My experience of the people here – I don’t have much – has been extremely positive.  Lucky for me I don’t drive down here or I might not be writing this post.  From what I’ve seen there’s some kind of epidemic of schizophrenia resident in the autos of Merida.  A friend of mine has a theory about what happens when Mexicans not just Meridianos drive that has to do with putting power in the hands of those who usually don’t have it.  I’ll let him explain if he so chooses. Ignoring their driving habits the people of Merida for the most part possess graciousness, politeness, charm and openness that I thought was lost on this planet.  But then I’ve spent 2+ years in L A and been watching American culture degenerate with the rise of reality TV and Donald Trump.  BTW I’ve never watched any reality TV and certainly not The Apprentice.

Why Call Myself Merida’s Night Writer?

4 10 2012

Whether you’re interested or not bear with me here.  Being alone in a city without friends or family for a week kind of changed my writing regimen.  I had gotten myself to believe over the years that I was a morning person. Too many years of early morning corporate meetings that were not worth getting up for but you had to go and look interested. When I finally gave all that up and started writing full-time with a side job driving Lincoln Town Cars to and from SFO for corporate types my writing took place on mornings when I wasn’t up at 3AM to pick up a Silicone Valley geek millionaire or Ronnie Lott.

Then Merida. Not easy to sleep in a strange place not knowing anyone and struggling with language issues especially when it came to getting Servicio a Domicilio por Comida Economias. So I started revising some of my old stories while taking a  Blog Writing course and signing up for LiveMocha, an Internet site to learn any language. Besides the ambiance of Merida at night was conducive to the kind of yearning I have for life’s romance (Tag line = Night time is the right time to be with the one you love). Voila!!! No longer a morning person I became a Night Writer.

What to call the blog? I vaguely remembered having glimpses of one of the world’s worst actors in one of America’s least memorable TV series while my adolescent and pre-adolescent sons waited for their popcorn. Ah yes!!! Knight Rider was David Hasselhoff as Lochinvar with a shot-up face saving the world from crime and destruction – my alter ego. Being enamored with juegos de palabras I became Merida’s Night Rider.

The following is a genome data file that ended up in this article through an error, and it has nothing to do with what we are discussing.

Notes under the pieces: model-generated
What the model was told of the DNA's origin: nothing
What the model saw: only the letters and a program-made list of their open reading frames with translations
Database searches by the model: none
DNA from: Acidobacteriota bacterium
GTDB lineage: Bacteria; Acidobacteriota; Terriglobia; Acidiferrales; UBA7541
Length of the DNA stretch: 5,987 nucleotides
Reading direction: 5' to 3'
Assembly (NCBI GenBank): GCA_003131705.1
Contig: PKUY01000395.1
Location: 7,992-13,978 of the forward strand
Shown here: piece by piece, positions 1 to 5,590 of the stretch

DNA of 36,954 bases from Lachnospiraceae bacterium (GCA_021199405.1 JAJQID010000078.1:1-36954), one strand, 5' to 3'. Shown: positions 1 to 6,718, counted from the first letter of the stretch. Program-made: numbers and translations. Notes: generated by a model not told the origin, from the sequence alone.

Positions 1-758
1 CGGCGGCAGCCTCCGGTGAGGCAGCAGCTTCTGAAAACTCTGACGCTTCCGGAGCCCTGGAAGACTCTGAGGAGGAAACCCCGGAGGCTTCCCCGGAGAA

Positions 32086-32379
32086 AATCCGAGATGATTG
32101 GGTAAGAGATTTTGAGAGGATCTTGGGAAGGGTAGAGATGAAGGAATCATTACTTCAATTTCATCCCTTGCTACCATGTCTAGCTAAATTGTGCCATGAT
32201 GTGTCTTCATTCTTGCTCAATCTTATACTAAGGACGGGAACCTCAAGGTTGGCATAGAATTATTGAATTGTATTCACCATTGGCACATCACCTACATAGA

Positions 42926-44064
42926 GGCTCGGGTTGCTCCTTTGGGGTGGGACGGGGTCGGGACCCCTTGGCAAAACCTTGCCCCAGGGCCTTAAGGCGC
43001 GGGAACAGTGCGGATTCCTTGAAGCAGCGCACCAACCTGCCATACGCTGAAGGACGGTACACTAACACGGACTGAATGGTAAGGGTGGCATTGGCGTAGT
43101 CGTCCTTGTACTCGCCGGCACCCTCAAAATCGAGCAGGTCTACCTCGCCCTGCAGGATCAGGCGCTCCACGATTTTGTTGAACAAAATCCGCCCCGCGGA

A friend asked me if I knew about the Night Riders. I had a vague memory of the term and checked it out on the Internet. Holy #$%^!!! A bunch of racist KKK guys who used to truly terrorize black communities. So please don’t confuse me with them or David Hasselhoff for that matter. I’m just trying to be with the ones I love at the right time to be with the ones you love.

WS and “Sunday Morning” in Merida

1 10 2012

Complacencies of the peignoir, and late
Coffee and oranges in a sunny chair,
And the green freedom of a cockatoo
Upon a rug mingle to dissipate
The holy hush of ancient sacrifice.

Wow!!!! The man really knew how to start a poem.  My favorite poet and I talked over coffee this morning although our conversation was not about the opening of Sunday Morning.  He asked me not to mention his dealings with Ernest Hemingway.  If any of you know what he was talking about please post.

Sometimes another anecdote about Mr. Stevens pops back in my mind when I read his stuff.  I’m not sure if it’s a figment of my imagination or it really happened.  A biographer of his went to the insurance company where WS had been an executive and was asking about him.  I’ll quote one of his co-workers roughly, “Wally was a poet?  Didn’t know that.  I guess that’s what he was doing in his office with the door closed all the time.” Reading works like Sunday Morning and the Emperor of Ice Cream I picture him sitting behind his VP desk looking out the window and the Connecticut landscape thinking up the lines complacencies of the peignoir and let be be finale of seem getting a little jealous of his talent.

At least I’m here in Merida and my friend Alejandra has sent along these photos of how Merida looks early on a Sunday afternoon. Maybe not  complacencies of the peignoir but pretty damn laid back.